Paddock picked by Senators to succeed Murray
OTTAWA -- John Paddock won't have to move far when he takes over as coach of the Ottawa Senators.
Paddock was promoted to the job of head coach Friday after two seasons as the Senators' assistant coach, taking over a team that made it to the Stanley Cup finals this spring.
The 53-year-old Paddock will be the sixth coach in franchise history. He takes over from Bryan Murray, who was promoted to general manager in mid-June.
"John is known and respected by our players and that was a big reason in his being named head coach," Murray said at a news conference. "I never considered John as an assistant coach. I considered him a partner."
Paddock was coach of the Winnipeg Jets from 1991-95, compiling a record of 106-138-37. He played right wing for three clubs -- Washington, Philadelphia and Quebec -- between 1975 and 1983.
"It's an extremely exciting time when you become a head coach in the National Hockey League again," Paddock said. "I don't look at it as a difficult transition. This hockey team has been successful and has the same solid core of players. We're not looking to reinvent the wheel by any means, we're just looking to continue and have a successful season."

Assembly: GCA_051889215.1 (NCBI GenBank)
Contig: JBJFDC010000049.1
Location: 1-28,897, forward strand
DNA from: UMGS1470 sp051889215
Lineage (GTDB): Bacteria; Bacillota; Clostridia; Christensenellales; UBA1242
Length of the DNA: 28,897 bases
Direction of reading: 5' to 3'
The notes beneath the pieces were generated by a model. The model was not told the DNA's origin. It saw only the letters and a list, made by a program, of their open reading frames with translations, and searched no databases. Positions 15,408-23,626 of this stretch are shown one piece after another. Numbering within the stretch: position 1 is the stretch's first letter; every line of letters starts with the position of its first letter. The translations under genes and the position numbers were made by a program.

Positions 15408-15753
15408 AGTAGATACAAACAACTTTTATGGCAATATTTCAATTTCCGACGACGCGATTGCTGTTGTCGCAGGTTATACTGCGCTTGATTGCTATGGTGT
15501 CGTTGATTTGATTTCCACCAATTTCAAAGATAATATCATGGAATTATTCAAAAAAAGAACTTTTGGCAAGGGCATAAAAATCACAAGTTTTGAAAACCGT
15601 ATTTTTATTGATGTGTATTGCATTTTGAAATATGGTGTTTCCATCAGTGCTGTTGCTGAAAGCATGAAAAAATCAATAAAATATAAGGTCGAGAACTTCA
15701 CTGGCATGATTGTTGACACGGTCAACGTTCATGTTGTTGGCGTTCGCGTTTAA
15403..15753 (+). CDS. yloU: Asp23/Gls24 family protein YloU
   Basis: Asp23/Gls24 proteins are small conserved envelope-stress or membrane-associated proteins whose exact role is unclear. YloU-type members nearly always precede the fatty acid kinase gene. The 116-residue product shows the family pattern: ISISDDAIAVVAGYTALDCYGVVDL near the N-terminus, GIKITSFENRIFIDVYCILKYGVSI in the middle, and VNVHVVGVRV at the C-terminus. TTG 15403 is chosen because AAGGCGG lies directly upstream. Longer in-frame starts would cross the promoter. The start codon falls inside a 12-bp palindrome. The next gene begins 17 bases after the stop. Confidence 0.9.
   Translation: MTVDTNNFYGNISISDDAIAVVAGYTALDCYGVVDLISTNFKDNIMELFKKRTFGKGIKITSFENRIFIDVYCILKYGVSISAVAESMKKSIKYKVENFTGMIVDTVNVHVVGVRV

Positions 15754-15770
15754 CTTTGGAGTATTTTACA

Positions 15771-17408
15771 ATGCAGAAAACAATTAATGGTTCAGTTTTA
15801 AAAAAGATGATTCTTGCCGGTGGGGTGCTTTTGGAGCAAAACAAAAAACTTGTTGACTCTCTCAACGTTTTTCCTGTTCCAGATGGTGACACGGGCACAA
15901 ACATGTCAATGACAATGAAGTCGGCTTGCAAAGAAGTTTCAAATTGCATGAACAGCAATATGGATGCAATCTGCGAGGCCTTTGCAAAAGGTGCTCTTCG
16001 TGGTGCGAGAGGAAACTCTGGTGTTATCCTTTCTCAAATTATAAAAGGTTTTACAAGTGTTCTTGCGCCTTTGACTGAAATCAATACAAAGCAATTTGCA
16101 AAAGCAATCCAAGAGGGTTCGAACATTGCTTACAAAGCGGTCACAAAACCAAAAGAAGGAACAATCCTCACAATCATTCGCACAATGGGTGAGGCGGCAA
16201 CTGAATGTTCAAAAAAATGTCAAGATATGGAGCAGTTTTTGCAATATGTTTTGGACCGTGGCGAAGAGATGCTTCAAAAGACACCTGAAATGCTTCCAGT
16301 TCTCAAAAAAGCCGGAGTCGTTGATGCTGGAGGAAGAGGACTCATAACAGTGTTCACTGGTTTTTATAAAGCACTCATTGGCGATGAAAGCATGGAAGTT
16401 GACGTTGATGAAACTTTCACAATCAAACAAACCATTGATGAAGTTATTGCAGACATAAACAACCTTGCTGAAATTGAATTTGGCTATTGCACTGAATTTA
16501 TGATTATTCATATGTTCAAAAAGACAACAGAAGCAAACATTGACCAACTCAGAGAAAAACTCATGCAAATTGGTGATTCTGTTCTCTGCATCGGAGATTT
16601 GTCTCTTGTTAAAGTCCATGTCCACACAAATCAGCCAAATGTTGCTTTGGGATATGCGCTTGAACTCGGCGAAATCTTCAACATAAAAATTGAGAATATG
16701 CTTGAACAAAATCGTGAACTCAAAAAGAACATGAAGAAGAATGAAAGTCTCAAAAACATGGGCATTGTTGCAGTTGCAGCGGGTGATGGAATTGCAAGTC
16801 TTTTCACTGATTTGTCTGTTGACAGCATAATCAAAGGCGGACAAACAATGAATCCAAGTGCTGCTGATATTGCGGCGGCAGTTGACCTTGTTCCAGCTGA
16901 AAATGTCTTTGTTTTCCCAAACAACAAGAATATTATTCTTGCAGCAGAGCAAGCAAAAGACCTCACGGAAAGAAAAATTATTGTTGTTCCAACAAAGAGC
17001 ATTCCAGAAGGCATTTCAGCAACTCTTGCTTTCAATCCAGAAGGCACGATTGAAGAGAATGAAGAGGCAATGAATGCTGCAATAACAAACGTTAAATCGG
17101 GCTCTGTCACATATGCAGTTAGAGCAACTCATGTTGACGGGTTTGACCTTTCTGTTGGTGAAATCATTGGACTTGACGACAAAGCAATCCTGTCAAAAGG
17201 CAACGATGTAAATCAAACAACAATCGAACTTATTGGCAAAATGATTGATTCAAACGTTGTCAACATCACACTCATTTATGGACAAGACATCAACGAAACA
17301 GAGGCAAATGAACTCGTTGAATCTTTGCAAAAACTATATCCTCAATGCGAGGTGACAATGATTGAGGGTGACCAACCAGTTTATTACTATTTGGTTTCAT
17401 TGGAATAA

Paddock became Jets coach in 1991, becoming the first Manitoba-born coach of that franchise. He later added the general manager post, and gave up his job as coach in early 1994. He remained as general manager even after the team relocated to Phoenix, keeping that job until December 1996.
Paddock also has been an assistant GM with Philadelphia and director of pro scouting with the New York Rangers. While he hoped to one day return to the NHL as a head coach, it wasn't a goal that consumed him.
"I'm not sure it's something you think about," he said. "It's something you hope for. I thought it would happen at some point but it if didn't, it didn't."
Paddock talked to some Senators players before deciding to take the job.
"He's been around the game a long time and he's done everything," defenseman Wade Redden said. "He's a good hockey man, a smart hockey man. Obviously, he's going to treat us differently (than when he was an assistant), but he's an honest guy."
Copyright 2007 by The Associated Press
MORE NHL HEADLINES
- Ovechkin stars; Crosby struggles in Caps' win
- Brodeur retires, to join front office with Blues
- Report: Bruins start process of cutting Gagne
- Struggling Richards clears waivers for Kings